We’re saddened to report that YachtCruz has likely met a tragic end. The Coast Guard confirmed in a phone call with Latitude yesterday that they’ve identified the remains of Patrick Wolfgang, who was found just offshore and about 10 miles south of Ensenada. The Coast Guard said that the Mexican authorities located the remains of a female onshore, but have yet to confirm the identity of the woman. Wolfgang was the partner of Sandi Foree. The couple had been cruising on the Irwin 52 ketch YachtCruz and were recently in Central America.
According to Ensenada.Net, YachtCruz, which was apparently headed north to Chula Vista in San Diego County, ran into trouble late at night on January 7 (there were reports of strong winds around this time). A distress call was received by the Mexican Navy, which "conducted a search in the subsequent days without success," Ensenada.Net reported. The USCG said that the Mexican Navy eventually asked for assistance, and two Coast Guard aircraft began to search a 3,200-nautical-mile area over three days, when they spotted the remains of Patrick Wolfgang and directed Mexican authorities to the location.
The Coast Guard said they also found an EPIRB and life jackets, both presumably from YachtCruz — it’s not clear if the EPIRB was manually activated, or was triggered automatically. Any wreckage of YachtCruz itself has not been found. The Coast Guard said their role was strictly to assist in the search and rescue. The cause of the accident is apparently being investigated by Mexican authorities.
The Coast Guard said they wanted to express their condolences to the families of YachtCruz, and we here at Latitude would also like to send our best wishes to the families of those involved in this tragedy. We will be putting a story together about the life and times of YachtCruz for the February issue.
Last week, sailor and ocean rower Lia Ditton posted the following on her website, announcing her intent to continue training to become the first female to row solo across the North Pacific (we featured Ditton in the September issue of Latitude). If you’re interested in helping Lia accomplish this feat, please go to the links at the end of this post.
This isn’t an easy blog for me to write. I am sorry to say that the YO! Row came to an end on December 31, 2017.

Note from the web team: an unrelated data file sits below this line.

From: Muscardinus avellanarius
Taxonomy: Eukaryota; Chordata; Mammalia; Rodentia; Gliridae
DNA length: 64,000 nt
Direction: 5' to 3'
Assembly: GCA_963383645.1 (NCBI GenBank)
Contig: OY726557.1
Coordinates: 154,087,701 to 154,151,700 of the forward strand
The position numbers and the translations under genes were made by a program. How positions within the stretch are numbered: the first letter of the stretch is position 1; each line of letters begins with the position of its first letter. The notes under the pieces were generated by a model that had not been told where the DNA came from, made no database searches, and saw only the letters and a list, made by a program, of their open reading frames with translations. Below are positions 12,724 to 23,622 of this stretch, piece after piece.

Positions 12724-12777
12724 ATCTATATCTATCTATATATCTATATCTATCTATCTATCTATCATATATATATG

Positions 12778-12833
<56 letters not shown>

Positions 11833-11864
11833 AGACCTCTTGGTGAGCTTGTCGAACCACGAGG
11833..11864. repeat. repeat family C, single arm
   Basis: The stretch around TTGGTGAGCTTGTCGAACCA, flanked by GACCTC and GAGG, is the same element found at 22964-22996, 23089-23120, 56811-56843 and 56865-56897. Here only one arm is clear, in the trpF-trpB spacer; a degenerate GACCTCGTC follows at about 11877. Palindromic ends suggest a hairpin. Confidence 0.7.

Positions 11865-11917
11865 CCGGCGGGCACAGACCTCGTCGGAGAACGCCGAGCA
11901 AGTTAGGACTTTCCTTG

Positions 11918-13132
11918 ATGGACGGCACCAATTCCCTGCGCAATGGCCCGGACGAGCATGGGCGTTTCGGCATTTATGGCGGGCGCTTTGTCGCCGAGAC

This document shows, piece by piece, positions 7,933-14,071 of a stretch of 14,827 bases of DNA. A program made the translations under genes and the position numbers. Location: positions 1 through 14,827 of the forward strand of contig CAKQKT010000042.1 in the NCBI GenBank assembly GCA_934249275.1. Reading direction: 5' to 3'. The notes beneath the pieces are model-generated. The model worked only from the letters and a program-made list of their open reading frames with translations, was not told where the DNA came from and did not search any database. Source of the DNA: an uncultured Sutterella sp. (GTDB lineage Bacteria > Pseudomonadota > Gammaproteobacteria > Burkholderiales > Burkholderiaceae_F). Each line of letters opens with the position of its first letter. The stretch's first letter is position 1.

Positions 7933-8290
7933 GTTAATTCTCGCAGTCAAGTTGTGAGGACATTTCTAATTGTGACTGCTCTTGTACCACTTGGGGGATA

What hasn’t ended is my intent to row the North Pacific. I own the boat. The training will continue. When I was in the boatyard taking off the YO! stickers last month, passers-by would say ‘Oh no! Did you lose your sponsor?’ I felt embarrassed and ashamed and it is those feelings that have delayed me from writing this blog.
I took a risk having the boat wrapped 100% in stripes with YO! We wanted to give the impression that the expedition was 100% going ahead. It also gave the impression that the project was fully sponsored, when it was not.
Ultimately that didn’t matter. What defeated me — and this was unforeseeable — was that the companies that entertained the idea of co-sponsoring, didn’t want to partner with a company based in another country. When I finally realized this, I had another problem . . .
After the Discovery Channel filmed me in May, the producer shared a clip from the show Survive This about Charlie Martell, who attempted to row the Pacific in 2012. Charlie and his boat were capsized in Typhoon Mawar. The cabin face of Charlie’s boat was punched in when his boat was picked up by a wave and dropped upside down.
My boat is her sistership.
Both Gerard d’Aboville and Emmanuel Coindre, who successfully crossed in 1991 and 2005 respectively, rowed carbon boats. Gerard capsized, not once but more than 30 times; Emmanuel more than 16 times.
Weight is another issue. The boat Gerard d’Aboville rowed in 1992, weighed 440 lbs unloaded. My current boat weighs in at 800 lbs — almost double. A heavier boat requires more physical effort to propel and the more time spent at sea, the higher the risk.
I specifically said at the beginning of this project that I didn’t want to design and build a new boat. I made a mistake.
For the first year I trained in silence. I was afraid I wasn’t enough — strong enough, tough enough or accepting that I wasn’t these things then, that I couldn’t become them in training. I started blogging after I proved myself to myself, in the squall off Berkeley. After that I rowed 15 hours to Bolinas and back and then later down to Half Moon Bay. These were powerful, confidence building experiences.